FOR WHAT WE HAVE DONE: The First Attack on Bellewaarde, 16 June 1915
This study offers a detailed analysis of the enormous challenges faced by the British Army in the middle of 1915, and the risks it faced in undertaking operations while poorly equipped to do so, versus the risks posed by inaction. The decisions made to launch the offensive against the high ground on the low-lying hills commanding the eastern approaches to the medieval town of Ypres and known as Bellewaarde Ridge, are analyzed, along with the efforts made to mitigate the risks.
The outcome was dreadfully costly in human lives -- almost 4,000 casualties were suffered for a very limited territorial gain that saw German retention of the dominant ground. Still, serious attempts were being made to improve tactic, and implement new technology in a bid to overcome a strongly entrenched enemy in a frontal attack. While British attempts were continually, and effectively, thwarted by simultaneous improvements in German defensive methodology, they still represented the first tentative steps on a long and arduous course of improvement that ultimately led to the transformation of the British Army into the effective all-arms-force that played a significant role in the final victory of 1918.
Just after sunrise on 16 June 1915, two infantry brigades of British 3rd Division leapt out of their shallow trenches and charged out into No Man's Land. Their objective was a spur of German-occupied Ongoing enemy occupation of this tactically vital sector afforded the Germans almost unbroken observation of movement within the salient and seriously imperiled the nascent British positions therein. What followed, on that hot summer's day, was a somewhat typical British disaster of the early fighting on the Western Front. Worse than that, it appeared that many of those casualties had fallen victim to friendly fire as the British artillery failed to appreciate the progress of the infantry, and rained shells down onto the recently occupied German trench system.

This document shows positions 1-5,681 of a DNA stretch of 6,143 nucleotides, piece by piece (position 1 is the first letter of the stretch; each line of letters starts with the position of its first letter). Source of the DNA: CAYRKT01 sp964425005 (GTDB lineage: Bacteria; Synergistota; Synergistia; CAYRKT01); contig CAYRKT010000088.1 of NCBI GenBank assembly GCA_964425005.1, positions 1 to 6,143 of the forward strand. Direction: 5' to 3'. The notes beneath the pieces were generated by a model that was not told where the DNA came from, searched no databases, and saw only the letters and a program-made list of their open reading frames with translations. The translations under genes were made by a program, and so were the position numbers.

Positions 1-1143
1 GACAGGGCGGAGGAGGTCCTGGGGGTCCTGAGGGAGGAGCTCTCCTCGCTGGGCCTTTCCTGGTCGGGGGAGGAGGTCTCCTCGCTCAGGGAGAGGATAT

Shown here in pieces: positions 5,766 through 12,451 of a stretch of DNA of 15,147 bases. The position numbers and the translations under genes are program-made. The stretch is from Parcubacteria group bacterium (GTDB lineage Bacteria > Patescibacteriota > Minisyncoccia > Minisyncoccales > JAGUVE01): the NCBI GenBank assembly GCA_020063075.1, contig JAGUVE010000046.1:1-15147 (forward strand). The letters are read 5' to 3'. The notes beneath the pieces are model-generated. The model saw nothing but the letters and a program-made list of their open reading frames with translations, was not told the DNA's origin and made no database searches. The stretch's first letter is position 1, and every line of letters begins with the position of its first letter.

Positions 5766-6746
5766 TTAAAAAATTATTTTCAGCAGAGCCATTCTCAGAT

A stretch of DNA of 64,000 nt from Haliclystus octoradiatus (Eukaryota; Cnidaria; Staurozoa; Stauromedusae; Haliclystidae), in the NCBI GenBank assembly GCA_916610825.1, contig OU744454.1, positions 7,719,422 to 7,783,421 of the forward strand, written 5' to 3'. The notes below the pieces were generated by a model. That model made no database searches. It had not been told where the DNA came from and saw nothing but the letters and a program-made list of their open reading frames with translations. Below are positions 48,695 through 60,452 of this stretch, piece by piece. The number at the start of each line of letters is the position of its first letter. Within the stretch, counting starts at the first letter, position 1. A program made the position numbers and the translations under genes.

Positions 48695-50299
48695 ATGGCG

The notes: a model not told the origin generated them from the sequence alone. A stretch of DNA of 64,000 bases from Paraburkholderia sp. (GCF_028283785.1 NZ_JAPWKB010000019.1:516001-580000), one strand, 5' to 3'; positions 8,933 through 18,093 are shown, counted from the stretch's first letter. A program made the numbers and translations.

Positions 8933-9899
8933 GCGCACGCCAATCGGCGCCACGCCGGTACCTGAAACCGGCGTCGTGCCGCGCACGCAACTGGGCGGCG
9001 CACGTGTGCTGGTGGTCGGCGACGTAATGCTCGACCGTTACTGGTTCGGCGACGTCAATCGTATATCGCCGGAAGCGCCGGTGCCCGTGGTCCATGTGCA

It is easy to cast the blame, for the disaster that unfolded on Bellewaarde Ridge, on inept British leadership. The common perception is that senior officers, oblivious to the emerging challenges of the trench stalemate and comfortably quartered in safe rear areas, sent thousands of ill-equipped, brave British soldiers to face barbed wire, machine guns and heavy artillery fire without a plan, or even so much as a steel helmet for protection-small wonder so many failed to return. The reality, however, was considerably more complicated and is worthy of detailed examination if we are to prevent an injustice to the memory of the participants.
The action at Bellewaarde was conducted by a British Army that was struggling to undertake an unprecedented expansion and re-arming programme, whilst simultaneously fighting to maintain the integrity of a precarious coalition, the fragmentation of which could have lost Britain the war in short order. It was authorized and coordinated to provide support for a considerably more extensive French operation, already underway in Artois, that had in turn been launched, in part, to support the beleaguered Russian Army, still reeling from the onslaught of a recently initiated and bloody German offensive in the east. Only in the wider context of the prevailing coalition warfare can events at Bellewaarde be properly assessed.
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Updated as of 5/26/2022ABBREVIATIONS: dj-dust jacket, biblio-bibliography, b/w-black and white, illust-illustrations, b/c-book club addition.
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